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How to Mature Your Disaster Recovery Testing Plan

How to Mature Your Disaster Recovery Testing Plan

A challenge many organizations face is understanding if and how they would recover from a disaster or malware event that takes down the production IT infrastructure or datacenter. In today’s workplace, nearly every organization is heavily reliant on IT and may not be able to conduct business without it. This was a challenge I faced while managing the IT infrastructure at a midsized community bank. Here are some guidelines to help plan, prepare, and test for the unforeseen disaster and keep your business afloat.

 

Identify Your Objectives

The first phase in the process is identifying how reliant the organization is on IT. Can you service your customers if all IT resources are down? Most likely not, which is why it’s important to set some goals, requirements, and priorities around the recovery of those resources. Management should be heavily involved in making these determinations. Your organization should already have a quality Business Impact Analysis (BIA), which is used to help make decisions and set priorities around the recovery of your most important business processes. The SBS reference library has previously covered how to create a valuable BIA, but keep in mind these recovery factors:

  • Impacts -customer, financial, legal, and recovery resources
  • Time Frames -Recovery Point Objective (RPO), Recovery Time Objective (RTO) and Maximum Tolerable Downtime (MTD)

 

Planning Your DR Test

You need to determine how to meet your stated recovery objectives. Do you have a Disaster Recovery (DR) site? Are you relying on a managed service provider (MSP) to provide this capability? Are you confident your data is being properly backed up and can be recovered? Is your infrastructure able to meet these requirements?


There are many ways to structure the DR capabilities of an organization to meet the objectives and priorities. The smaller window of downtime allowed generally equates to how costly the solution is to build and deploy.

  • Onsite Manual Restore – Backing all of your data up locally and restoring onsite manually requires very little cost upfront, but takes a long time to procure and build the infrastructure. Additionally, onsite manual restoration is very difficult to test. It may take weeks to recover using an onsite manual restore method.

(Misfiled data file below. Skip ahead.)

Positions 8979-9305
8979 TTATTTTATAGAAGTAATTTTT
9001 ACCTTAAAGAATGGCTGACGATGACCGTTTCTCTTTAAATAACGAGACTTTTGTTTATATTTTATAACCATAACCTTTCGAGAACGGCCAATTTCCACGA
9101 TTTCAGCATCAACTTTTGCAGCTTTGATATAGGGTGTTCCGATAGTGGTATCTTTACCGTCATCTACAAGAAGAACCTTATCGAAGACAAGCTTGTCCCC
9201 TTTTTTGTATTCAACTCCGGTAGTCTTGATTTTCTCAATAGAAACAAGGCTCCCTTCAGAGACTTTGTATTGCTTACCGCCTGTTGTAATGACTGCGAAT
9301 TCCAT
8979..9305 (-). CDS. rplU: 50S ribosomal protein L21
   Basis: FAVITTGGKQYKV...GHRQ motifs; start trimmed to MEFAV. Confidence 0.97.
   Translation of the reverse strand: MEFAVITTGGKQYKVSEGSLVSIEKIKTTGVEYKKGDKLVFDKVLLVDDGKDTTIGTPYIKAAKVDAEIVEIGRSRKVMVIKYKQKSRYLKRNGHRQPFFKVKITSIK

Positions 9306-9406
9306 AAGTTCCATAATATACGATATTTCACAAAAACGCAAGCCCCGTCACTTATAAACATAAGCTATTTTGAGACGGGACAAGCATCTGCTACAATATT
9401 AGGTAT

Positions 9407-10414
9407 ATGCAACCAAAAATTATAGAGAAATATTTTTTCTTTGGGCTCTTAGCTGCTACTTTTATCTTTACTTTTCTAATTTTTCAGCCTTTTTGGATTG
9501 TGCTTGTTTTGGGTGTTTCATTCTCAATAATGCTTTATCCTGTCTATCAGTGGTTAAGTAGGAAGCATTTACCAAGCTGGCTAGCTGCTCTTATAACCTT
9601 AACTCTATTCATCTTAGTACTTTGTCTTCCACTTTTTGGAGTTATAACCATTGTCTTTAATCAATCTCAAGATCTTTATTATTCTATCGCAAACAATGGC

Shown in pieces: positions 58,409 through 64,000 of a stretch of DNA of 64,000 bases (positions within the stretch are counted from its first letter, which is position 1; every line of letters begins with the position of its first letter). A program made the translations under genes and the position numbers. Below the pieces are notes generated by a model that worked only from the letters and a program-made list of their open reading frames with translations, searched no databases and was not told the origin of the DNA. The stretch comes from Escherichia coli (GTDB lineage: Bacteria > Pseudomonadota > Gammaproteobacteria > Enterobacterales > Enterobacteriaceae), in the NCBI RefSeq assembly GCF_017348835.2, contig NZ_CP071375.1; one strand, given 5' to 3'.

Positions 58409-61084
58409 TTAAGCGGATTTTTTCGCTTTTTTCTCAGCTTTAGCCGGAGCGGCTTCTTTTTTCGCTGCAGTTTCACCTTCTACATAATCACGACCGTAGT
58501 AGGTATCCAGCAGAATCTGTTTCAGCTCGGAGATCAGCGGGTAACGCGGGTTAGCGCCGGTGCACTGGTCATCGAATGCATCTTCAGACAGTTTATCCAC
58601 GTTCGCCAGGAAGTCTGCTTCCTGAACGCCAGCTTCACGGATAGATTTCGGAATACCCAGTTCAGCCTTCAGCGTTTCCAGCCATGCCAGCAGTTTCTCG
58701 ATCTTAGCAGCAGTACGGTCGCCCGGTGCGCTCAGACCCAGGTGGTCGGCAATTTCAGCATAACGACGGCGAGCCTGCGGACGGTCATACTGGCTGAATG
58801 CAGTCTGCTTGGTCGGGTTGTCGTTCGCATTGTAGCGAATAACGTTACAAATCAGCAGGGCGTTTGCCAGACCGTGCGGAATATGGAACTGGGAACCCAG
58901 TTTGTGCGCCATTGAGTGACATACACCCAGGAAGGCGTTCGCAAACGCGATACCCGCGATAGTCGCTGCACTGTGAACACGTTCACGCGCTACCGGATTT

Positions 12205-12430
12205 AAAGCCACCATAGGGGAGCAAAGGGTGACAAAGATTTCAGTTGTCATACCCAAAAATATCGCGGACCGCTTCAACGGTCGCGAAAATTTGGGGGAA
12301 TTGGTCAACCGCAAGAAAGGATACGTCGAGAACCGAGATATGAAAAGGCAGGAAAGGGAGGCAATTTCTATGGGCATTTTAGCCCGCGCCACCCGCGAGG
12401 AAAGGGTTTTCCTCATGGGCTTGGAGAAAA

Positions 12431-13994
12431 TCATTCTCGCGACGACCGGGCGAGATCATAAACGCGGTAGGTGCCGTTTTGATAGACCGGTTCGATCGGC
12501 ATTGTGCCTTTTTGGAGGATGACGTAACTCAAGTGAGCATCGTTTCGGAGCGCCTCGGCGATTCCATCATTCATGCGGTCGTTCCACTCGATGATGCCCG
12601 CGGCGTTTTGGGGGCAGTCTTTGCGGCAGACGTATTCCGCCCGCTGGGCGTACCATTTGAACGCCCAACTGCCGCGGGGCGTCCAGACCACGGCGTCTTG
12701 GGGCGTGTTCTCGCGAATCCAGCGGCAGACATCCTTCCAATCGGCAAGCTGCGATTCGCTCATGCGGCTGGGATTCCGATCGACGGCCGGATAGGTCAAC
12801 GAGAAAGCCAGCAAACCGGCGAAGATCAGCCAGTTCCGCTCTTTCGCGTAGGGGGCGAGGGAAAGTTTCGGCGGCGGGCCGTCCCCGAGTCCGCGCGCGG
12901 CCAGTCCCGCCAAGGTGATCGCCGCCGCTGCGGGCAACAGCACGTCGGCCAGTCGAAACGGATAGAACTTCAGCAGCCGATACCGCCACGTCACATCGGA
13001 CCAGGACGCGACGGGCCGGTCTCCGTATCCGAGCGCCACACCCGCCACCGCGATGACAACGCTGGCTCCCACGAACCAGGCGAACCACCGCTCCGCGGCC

• Cold Site – An alternate location that has some equipment available, but the equipment is not running or configured. Infrastructure build-out is required, along with data recovery and restoring to a Cold Site, which can be a lengthy recovery process.
  • Warm Site – A Warm Site has infrastructure and connectivity in place and running, ready to have data restored to it. If your organization has multiple locations, often-times one of your alternate locations can be used as a DR facility with redundant equipment. The Warm Site method does require infrastructure and software, which adds cost.
  • Hot Site – For organizations that require very small windows of downtime, a Hot Site is needed. A Hot Site requires redundant infrastructure, mirroring production with constant data replication, which must be able to take the production load with very brief downtime.
  • DRaaS: Disaster Recovery as a Service- DRaaS is a new concept in DR planning. For organizations that don’t want to maintain a DR site and the headaches associated, you can partner with a DRaaS provider. DRaaS provides cloud-based infrastructure to act as the target for data replication and recovery of critical data and business applications. This can be a great solution for any size organization that doesn’t want to maintain their own DR site yet maintain very high uptime guarantees.
  • MSP provided DR- Organizations that have their infrastructure hosted by a managed service provider (Infrastructure as a Service (IaaS)) can rely on their provider to maintain a DR site. It’s very important to make sure you have a documented agreement in place with the MSP stating how the recovery process will be structured with a Service Level Agreement (SLA) detailing the priorities and requirements. SLAs should define the frequency and type of testing performed, along with any penalties if the objectives are not met.

 

Data Backup and Replication